DRG Alumni Spotlight: Purna Rodman Conare

Purna Rodman Conare, President and CEO of Cerebral Palsy of North Jersey (CPNJ)

For Purna Rodman Conare, President and CEO of Cerebral Palsy of North Jersey (CPNJ), creativity and intelligence are among the key ingredients for effective leadership, but when coupled with humor, these qualities can help leaders navigate challenges, and make the world a better place for the most vulnerable populations.

“It’s like going to the DMV and waiting in line,” explains Rodman Conare when asked about the importance of maintaining a positive attitude to address obstacles and growing changes in the human services sector. “You can either be really angry that you’re waiting in line or you can just say, ‘You know what? This is a part of how the system works. I’m going to have to work through the system, and still remain joyful.’”

As CPNJ moves from grant funding to a fee-for-service model, Rodman Conare is tasked with leading these payer-implemented changes so that CPNJ— a $36 million organization dedicated to enhancing the lives of people with disabilities and other special needs— is prepared to move forward.

Rodman Conare previously served as President and CEO of the Kennedy-Donovan Center, a Massachusetts-based human service organization dedicated to supporting individuals with developmental disabilities.

“I make sure that we’re creating a positive, equal playing field for everybody in our community. I think that’s the thing that is always a driving force. It’s the reason I seek to work at places like CPNJ.”

Additionally, his role as President and CEO of CPNJ finds him providing top-level support to marginalized populations. He leads more than 800 CPNJ staff members at 19 program sites, which serve more than 1,500 infants, children and adults with disabilities.

“My job is to provide an environment that allows staff to get their work done,” said Rodman Conare, who has also served as Executive Director at ActionAIDS in Philadelphia and Director of Finance and Controller at Daniel Freeman Hospitals in Los Angeles. “A lot of that involves me making sure that CPNJ is an inspiring place to work, people feel engaged, and that we’re filling gaps that may not be filled by other agencies in the region.”

In this interview, Rodman Conare discusses what inspired his leadership style, what it means to be an accessible leader, and how he is working with CPNJ’s board to give the organization a competitive edge.

How did your background and experiences shape your outlook as a leader?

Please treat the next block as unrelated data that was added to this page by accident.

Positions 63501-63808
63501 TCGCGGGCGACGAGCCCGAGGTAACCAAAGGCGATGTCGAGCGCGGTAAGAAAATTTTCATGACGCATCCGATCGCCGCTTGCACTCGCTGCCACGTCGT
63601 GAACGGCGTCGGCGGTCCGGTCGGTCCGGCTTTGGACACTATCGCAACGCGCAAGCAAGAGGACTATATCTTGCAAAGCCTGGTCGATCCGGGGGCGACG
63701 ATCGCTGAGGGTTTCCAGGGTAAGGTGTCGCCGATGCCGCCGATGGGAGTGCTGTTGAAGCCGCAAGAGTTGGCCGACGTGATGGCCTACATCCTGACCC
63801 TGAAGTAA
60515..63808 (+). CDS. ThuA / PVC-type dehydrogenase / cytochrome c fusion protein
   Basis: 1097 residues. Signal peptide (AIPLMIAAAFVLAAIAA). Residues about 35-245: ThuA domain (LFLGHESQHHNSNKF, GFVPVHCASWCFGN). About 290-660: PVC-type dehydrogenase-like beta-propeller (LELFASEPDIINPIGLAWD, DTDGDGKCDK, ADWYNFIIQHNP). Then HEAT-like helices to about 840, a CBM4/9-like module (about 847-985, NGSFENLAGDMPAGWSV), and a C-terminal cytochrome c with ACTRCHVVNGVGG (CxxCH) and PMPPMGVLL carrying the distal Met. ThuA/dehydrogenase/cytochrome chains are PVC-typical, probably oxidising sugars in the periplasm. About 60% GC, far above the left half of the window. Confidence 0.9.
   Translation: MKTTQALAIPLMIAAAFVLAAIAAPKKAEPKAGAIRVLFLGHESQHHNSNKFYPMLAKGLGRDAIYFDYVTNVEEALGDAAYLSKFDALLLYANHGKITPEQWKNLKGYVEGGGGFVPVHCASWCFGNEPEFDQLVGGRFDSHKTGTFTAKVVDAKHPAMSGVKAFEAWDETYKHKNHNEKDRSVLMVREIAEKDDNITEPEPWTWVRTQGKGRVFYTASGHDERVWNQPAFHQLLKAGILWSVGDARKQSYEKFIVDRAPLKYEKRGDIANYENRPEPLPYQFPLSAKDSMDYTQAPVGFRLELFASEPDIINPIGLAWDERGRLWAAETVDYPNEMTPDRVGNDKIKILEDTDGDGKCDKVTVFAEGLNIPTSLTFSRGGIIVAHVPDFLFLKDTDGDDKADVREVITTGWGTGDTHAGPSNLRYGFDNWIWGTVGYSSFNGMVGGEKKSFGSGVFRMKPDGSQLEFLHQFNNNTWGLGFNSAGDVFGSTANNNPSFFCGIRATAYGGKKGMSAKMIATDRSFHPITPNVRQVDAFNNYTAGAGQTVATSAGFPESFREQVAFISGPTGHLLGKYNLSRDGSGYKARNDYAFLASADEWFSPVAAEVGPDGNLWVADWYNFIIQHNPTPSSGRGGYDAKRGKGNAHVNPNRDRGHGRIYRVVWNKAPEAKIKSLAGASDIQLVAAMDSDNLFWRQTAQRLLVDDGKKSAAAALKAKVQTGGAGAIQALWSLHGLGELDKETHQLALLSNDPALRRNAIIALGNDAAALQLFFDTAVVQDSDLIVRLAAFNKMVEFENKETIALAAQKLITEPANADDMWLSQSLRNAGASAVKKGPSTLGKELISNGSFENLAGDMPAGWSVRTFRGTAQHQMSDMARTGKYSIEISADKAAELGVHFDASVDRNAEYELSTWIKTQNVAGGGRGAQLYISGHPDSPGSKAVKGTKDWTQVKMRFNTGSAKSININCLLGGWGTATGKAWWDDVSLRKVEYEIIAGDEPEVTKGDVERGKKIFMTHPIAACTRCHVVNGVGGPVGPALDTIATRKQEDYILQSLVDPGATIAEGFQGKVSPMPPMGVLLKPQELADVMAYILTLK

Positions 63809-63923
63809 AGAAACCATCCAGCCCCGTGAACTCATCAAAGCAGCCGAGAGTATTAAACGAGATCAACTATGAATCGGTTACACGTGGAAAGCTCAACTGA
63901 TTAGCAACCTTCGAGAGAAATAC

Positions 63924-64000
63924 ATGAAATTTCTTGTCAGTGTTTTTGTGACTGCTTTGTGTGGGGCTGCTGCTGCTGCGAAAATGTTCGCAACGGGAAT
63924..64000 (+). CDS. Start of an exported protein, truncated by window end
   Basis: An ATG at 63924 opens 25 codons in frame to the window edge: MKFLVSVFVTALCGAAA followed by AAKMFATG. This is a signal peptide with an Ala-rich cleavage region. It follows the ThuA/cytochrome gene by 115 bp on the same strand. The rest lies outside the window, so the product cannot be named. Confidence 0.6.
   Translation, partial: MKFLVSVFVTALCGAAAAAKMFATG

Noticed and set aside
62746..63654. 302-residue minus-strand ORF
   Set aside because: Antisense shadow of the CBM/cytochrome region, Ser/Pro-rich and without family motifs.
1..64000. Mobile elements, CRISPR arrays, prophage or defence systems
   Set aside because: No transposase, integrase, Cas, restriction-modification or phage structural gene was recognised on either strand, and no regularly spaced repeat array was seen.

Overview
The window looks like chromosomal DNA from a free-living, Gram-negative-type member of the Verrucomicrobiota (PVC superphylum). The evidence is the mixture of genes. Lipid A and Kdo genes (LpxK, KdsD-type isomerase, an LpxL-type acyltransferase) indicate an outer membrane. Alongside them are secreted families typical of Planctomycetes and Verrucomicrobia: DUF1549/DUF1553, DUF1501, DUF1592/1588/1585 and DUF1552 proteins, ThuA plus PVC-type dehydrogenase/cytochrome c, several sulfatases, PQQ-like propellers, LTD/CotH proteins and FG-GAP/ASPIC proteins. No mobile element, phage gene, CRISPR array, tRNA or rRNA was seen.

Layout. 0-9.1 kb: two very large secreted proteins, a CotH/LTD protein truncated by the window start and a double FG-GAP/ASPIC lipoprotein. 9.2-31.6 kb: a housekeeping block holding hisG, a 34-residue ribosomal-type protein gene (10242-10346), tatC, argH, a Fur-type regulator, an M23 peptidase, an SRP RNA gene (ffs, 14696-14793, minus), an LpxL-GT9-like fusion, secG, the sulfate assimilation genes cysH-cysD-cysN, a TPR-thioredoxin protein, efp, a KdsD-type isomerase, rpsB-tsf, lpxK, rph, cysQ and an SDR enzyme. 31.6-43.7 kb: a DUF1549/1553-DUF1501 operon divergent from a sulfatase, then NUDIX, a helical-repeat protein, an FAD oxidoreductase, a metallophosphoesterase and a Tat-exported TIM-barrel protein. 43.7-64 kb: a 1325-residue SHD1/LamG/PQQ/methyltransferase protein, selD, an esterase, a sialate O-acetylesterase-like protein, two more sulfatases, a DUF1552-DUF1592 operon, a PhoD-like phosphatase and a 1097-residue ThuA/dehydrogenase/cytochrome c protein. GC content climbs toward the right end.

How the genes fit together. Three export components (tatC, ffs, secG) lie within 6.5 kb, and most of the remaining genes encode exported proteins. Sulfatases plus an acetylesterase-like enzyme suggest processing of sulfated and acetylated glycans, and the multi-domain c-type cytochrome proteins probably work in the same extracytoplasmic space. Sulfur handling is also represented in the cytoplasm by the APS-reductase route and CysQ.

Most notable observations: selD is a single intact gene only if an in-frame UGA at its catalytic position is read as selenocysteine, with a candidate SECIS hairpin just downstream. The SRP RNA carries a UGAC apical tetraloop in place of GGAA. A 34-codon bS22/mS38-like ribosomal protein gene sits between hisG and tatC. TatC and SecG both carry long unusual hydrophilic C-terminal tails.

I’ve never been hierarchical by nature. When I was a manager back in the ‘80s, I had to learn how to see my success in the people who work for me, and with me. When you change your attitude about that and you see that your staff’s success is your success then I think it gives you the right kind of leadership style— at least for this type of work. When I look at my being half-Indian or half-American, studying comparative religion, working in inner-city hospitals to working in AIDS and doing this kind of work, I think that the connecting link is that I am an unabashed, unembarrassed progressive. I make sure that we’re creating a positive, equal playing field for everybody in our community. I think that’s the thing that is always a driving force. It’s the reason I seek to work at places like CPNJ.

When you became the new CEO of the organization, what did you do first?

When I got here, I saw that my predecessor office was in the back corner of CPNJ’s space. I moved my office to what used to be the front conference room so I’m right there at the entrance. Everybody who comes in— guests, visitors, clients, staff— walk by my office. It’s about making myself accessible, which makes a difference.

Why do you think it’s important to make yourself accessible and engage staff in strategic planning?

People appreciate being able to tell their CEOs directly what they want to say instead of having to say it through someone else. It’s very empowering when I say, “Ok, tell me all of the things that you think are very good at the organization. Now, tell me all the things that you think we need to improve.’” When you say that to them, you give them permission to say what they need to say without it being rebellious or being negative. This is a part of the process. You create an environment where people can say what they need to say constructively.

How are you working with the board to develop initiatives that will give CPNJ a competitive edge amid the changing human service climate and regulations?

We recently had a board retreat to really go over how we’re going to move forward. Regardless of whether services become managed care, or fee for service or contract-based, we’ll have the strength to do what we need to do in any of those models. We need to fill in gaps that the system needs and wants and provide services that we’re good at and are confident in. If you find that match, you will have a competitive edge. We have a lot of people in our schools, group homes, and day programs that other people won’t accept, and it’s not because they’re difficult people, but because they are so fragile medically, that some of the agencies shy away from taking them. Because of how we developed this organization, we are able to work with the most fragile and challenging cases. That’s one of our strengths.


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